Thursday, June 12, 2014

How Do I Measure Success?

You know when you're really good at your craft and you have the self confidence to achieve pretty much whatever you need to within those bounds? It feel pretty good, doesn't it?! Then other times you may have some skills but little experience and so you flounder around and muddle through a task. In the end you look back at your work and think, "Hmm, that wasn't so difficult." You most likely learned something as well.
The past half a year I've been taking what few skills I have and have been stretching. Some of the experiences have been under tutelage and others have been more raw and exploratory on my own. But in each case I've looked back and been grateful for what I have learned. A single question comes to mind through these experiences. How do I measure success?

A number of months ago I switched job roles at work, slipping into a full time position for a company with whom I had been consulting for two years. The new role is completely different from anything I've ever attempted before though it's still in the same computer science discipline. I'm still learning and it seems like too slow for my own liking but incremental improvements can be seen and my efficiency is increasing. My goal is by the end of the year to be able to review and see substantial progress to the point of near total self sufficiency.

The novel writing has been a rather strange experience as it combined my imagination, some rudimentary skills in writing and then finding my way through the publishing world. I'm still navigating those waters as I'm trying to self publish and I sincerely appreciate those that have taken the leap and read the novel (s) and for those that have just tipped the jar by purchasing a book they may never crack open. Understanding how each platform works and the different formats available for publishing has been a real eye opener as well. But the process I went through in creating, garnering feedback both from the cheerleaders and the critics and then, in a vulnerable way, put it out onto the market has been incredibly liberating. And just when I thought things were a little smooth on the publishing front, my good mother discovered several issues with the published version out in the wild. Thanks Mom! A new version will be coming out soon.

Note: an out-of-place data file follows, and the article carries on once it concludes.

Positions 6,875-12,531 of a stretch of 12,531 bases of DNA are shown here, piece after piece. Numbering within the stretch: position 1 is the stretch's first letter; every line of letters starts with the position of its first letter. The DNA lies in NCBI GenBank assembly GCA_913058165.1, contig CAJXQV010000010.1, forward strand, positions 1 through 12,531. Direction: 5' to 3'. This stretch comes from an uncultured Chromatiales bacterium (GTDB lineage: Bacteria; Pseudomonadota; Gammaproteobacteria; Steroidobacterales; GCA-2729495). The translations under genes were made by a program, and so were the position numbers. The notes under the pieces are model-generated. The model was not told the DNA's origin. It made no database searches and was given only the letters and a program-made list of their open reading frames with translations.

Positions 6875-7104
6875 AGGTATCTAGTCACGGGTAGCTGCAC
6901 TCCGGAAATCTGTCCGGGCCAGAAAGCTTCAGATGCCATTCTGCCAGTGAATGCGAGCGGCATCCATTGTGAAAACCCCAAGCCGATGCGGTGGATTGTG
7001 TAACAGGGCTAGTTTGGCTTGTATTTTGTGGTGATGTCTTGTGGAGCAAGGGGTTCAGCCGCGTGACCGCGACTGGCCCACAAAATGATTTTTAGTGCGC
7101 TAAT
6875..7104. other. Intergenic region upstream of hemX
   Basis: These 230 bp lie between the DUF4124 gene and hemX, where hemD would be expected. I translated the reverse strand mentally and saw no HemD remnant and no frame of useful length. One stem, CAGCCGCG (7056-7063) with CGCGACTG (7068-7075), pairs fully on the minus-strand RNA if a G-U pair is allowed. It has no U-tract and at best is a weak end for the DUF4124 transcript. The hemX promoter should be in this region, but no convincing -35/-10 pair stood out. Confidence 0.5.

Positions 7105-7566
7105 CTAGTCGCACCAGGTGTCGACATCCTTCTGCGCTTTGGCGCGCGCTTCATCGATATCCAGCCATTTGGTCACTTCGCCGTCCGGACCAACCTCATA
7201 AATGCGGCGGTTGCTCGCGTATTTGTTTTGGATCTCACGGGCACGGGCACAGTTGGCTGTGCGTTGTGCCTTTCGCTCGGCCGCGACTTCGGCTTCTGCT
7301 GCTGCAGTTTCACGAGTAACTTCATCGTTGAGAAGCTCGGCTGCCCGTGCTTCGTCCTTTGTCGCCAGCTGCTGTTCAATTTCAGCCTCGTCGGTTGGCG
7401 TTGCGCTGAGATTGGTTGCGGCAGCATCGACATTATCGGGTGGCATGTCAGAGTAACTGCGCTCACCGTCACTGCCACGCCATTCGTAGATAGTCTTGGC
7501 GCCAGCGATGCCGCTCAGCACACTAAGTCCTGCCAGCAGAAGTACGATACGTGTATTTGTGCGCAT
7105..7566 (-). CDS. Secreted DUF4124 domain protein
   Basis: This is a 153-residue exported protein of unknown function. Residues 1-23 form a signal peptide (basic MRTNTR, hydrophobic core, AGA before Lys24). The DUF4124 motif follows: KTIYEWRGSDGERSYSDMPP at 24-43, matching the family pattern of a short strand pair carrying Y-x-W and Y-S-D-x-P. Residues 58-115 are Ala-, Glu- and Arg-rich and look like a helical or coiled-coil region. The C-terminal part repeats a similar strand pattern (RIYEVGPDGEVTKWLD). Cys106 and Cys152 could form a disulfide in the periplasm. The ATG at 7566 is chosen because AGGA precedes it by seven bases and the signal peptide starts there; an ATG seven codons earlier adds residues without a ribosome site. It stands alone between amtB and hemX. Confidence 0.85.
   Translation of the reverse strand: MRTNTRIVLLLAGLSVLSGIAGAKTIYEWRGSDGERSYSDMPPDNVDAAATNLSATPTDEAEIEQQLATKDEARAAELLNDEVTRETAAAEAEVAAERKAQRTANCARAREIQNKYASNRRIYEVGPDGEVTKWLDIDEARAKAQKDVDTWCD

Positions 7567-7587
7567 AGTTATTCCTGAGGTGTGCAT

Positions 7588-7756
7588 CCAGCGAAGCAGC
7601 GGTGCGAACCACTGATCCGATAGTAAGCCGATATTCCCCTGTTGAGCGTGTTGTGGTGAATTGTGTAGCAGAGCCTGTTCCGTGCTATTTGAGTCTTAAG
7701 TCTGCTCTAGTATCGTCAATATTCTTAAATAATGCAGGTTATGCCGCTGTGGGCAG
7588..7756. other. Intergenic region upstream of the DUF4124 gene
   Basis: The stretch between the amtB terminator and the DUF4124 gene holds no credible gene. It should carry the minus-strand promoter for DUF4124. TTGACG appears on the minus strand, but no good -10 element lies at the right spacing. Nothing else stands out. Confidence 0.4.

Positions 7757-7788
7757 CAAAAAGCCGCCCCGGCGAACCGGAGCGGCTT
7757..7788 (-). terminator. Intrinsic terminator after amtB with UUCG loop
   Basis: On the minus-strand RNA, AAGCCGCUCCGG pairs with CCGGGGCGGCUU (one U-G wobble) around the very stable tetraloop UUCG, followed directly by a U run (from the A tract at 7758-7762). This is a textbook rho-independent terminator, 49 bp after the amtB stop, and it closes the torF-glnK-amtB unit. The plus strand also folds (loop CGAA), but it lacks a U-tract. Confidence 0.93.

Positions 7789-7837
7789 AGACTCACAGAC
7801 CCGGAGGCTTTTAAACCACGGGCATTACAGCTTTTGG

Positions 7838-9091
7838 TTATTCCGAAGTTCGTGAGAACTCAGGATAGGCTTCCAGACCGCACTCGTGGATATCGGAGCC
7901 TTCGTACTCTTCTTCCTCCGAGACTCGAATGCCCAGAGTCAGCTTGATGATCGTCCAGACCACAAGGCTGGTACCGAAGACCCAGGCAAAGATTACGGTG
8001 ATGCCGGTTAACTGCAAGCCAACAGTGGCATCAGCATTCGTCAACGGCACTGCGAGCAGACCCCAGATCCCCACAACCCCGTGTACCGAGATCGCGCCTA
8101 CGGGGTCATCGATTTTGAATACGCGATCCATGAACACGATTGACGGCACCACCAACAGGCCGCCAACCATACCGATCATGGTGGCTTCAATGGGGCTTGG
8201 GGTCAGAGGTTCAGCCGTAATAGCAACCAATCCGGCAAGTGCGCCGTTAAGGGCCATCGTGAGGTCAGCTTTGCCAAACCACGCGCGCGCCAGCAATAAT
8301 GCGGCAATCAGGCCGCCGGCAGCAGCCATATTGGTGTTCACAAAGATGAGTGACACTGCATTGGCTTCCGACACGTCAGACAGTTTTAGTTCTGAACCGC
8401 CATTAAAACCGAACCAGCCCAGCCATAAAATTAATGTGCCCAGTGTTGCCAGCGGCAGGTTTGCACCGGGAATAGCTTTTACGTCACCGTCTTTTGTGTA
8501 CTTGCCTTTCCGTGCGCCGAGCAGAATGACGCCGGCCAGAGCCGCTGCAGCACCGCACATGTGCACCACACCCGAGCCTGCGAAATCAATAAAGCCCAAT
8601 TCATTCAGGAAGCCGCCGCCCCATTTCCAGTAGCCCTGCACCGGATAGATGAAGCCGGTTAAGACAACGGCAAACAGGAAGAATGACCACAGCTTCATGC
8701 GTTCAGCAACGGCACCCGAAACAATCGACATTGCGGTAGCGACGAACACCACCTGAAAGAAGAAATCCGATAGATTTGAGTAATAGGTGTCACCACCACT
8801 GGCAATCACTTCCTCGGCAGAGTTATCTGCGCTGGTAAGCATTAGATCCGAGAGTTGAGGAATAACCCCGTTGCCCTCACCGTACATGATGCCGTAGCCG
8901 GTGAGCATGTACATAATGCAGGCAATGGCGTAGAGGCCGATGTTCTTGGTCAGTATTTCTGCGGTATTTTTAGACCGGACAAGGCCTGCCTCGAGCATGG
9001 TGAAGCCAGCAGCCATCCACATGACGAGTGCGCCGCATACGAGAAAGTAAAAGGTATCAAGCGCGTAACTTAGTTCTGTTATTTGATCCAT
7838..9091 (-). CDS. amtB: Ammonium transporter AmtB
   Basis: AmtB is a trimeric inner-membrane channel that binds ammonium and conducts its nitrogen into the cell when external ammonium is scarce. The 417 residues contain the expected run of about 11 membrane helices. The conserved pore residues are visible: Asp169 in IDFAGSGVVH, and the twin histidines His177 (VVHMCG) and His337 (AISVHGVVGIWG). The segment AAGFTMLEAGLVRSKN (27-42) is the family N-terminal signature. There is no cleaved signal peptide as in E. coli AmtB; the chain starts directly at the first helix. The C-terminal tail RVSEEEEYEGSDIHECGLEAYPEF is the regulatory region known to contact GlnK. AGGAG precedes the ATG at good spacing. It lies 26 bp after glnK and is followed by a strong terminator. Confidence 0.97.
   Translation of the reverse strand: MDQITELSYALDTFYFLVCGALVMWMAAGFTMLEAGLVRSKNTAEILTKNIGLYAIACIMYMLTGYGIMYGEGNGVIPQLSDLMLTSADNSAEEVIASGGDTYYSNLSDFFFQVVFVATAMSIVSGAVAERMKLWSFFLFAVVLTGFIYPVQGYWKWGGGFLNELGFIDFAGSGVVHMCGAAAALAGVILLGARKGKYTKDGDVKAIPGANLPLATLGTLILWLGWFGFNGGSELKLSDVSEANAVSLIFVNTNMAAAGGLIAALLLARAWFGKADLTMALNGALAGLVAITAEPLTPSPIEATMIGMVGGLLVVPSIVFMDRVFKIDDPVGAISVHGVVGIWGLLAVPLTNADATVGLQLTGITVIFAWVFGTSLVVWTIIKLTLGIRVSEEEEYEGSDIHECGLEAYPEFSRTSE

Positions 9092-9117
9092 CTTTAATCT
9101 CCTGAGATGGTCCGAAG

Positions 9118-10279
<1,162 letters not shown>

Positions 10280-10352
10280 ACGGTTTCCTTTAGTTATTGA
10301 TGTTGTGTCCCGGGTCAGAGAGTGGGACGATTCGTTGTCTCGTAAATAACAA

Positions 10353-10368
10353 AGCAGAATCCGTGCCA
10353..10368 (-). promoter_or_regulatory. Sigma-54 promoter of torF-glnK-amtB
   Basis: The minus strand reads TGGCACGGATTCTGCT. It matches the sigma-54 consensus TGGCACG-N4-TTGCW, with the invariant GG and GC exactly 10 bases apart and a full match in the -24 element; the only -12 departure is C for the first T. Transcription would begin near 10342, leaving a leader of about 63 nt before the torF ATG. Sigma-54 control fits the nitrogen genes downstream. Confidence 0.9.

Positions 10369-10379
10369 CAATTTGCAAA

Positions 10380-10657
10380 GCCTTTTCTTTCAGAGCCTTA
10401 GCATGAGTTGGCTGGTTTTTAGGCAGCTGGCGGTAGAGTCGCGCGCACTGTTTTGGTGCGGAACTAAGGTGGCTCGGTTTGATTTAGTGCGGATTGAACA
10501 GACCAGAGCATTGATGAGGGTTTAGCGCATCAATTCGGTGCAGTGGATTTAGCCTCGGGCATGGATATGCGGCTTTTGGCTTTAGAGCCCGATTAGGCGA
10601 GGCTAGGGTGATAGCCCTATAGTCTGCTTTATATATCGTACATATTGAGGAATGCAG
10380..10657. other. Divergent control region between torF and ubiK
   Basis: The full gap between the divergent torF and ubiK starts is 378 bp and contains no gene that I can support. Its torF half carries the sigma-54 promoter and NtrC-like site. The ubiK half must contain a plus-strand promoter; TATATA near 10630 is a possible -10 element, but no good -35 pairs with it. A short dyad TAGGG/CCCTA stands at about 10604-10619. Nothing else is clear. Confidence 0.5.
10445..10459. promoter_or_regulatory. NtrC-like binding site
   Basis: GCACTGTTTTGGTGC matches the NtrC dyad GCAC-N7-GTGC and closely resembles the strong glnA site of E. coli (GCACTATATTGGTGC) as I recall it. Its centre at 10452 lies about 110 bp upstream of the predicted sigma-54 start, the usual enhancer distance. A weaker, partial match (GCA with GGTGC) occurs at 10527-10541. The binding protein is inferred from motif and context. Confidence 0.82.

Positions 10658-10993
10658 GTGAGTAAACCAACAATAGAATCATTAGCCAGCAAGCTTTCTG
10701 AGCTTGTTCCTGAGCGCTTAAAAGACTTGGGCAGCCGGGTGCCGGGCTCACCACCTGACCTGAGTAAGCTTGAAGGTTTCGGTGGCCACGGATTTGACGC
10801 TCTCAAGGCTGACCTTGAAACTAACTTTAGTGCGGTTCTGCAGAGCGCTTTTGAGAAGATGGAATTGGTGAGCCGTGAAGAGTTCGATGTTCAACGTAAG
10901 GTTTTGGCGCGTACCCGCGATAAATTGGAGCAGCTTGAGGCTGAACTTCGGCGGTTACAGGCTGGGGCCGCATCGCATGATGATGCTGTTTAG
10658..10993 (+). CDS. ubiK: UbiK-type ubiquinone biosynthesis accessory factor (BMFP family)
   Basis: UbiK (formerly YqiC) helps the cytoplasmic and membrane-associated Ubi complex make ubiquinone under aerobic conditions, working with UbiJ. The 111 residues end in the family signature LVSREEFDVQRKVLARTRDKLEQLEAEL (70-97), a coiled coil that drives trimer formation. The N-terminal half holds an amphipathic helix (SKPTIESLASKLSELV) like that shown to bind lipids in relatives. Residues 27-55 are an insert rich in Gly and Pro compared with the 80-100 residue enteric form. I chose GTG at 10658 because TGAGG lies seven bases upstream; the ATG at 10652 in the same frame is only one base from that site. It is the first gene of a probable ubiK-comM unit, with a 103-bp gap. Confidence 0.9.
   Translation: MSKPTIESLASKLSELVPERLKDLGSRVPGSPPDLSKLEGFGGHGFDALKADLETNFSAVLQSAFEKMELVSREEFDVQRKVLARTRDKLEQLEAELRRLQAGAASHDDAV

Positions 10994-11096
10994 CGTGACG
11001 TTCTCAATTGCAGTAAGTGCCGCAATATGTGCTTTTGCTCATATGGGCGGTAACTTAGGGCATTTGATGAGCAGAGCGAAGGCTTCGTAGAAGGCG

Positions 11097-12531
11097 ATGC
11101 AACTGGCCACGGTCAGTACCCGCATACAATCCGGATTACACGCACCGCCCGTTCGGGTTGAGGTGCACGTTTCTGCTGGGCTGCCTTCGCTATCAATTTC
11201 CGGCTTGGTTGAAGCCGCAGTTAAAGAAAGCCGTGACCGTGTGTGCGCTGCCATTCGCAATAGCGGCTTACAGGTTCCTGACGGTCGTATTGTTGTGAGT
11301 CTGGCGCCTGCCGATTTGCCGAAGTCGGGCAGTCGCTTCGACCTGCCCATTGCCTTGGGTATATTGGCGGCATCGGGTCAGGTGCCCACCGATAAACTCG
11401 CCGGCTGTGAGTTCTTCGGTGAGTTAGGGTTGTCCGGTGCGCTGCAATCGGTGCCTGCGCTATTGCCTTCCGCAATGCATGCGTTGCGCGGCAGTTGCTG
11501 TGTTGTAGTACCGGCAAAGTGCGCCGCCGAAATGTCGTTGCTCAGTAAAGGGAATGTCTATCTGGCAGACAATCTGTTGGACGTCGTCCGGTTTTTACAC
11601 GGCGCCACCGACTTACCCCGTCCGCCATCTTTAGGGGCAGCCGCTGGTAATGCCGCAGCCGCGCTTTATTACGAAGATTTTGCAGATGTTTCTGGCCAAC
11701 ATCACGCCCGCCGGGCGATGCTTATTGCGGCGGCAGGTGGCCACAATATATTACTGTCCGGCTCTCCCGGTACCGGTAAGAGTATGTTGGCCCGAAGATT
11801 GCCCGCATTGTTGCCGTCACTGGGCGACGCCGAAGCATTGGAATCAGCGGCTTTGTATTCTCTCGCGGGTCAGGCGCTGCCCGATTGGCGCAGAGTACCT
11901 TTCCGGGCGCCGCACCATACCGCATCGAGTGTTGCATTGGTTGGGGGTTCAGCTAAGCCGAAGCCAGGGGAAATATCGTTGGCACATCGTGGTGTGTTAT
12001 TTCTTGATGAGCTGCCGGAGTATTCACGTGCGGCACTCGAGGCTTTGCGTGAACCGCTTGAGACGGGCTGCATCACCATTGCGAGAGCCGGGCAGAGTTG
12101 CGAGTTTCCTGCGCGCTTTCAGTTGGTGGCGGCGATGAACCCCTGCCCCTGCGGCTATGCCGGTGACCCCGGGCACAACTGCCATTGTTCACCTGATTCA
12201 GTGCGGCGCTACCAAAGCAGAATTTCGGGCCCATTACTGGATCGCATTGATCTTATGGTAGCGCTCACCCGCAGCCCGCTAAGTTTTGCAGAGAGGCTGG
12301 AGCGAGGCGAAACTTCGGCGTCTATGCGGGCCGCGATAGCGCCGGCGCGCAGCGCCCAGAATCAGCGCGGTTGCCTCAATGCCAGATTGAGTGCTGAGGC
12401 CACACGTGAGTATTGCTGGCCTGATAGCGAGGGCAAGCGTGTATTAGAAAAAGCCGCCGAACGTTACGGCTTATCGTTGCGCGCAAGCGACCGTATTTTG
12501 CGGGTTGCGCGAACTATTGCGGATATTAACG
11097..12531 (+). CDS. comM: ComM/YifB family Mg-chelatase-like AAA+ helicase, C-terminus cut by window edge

Lastly, I've been able to express my love and appreciation for some dear friends through serving them. At times I wonder who is serving whom as I tend to make jobs more difficult than helpful. With their move from our neighborhood, the Waldens have had several home improvement projects from painting (easy for me), to basketball standard and trampoline assembly (oh the stories on the basketball standard assembly), deck building and the latest project an outdoor shower. Let's just say that over the past couple of days Dan and I have come to the conclusion that he works more efficiently when I'm not around but he doesn't laugh nearly as hard. Home Depot on Precinct Line in Hurst may know us by our first names now as they have seen our faces far too frequent within just a couple of hours. At one point on our 'X' visit within the hour, Dan asked if I wanted another lemonade and the line from National Lampoon's European Vacation came to mind: "Look kids, Big Ben." It truly felt as though we were traveling the home improvement circular and just couldn't seem to get off and make the project stick. But with gratification over a couple days worth of work, a fully functional outdoor shower was installed. It's going to be a glorious addition to a fun party house.

So what's the point of this post? Sometimes it's just plain fun to do things when you don't have the skills to do them. Other times you just have to laugh during the journey and enjoy your friends. Other times, allow your wives to laugh at you as you make your 10th journey back to the home improvement store in a 24 hour period. And when you're the cause of maladies on a project and your friend still invites you over to "lend a hand," be grateful you have such a friend. I'd say that's how I measure success.
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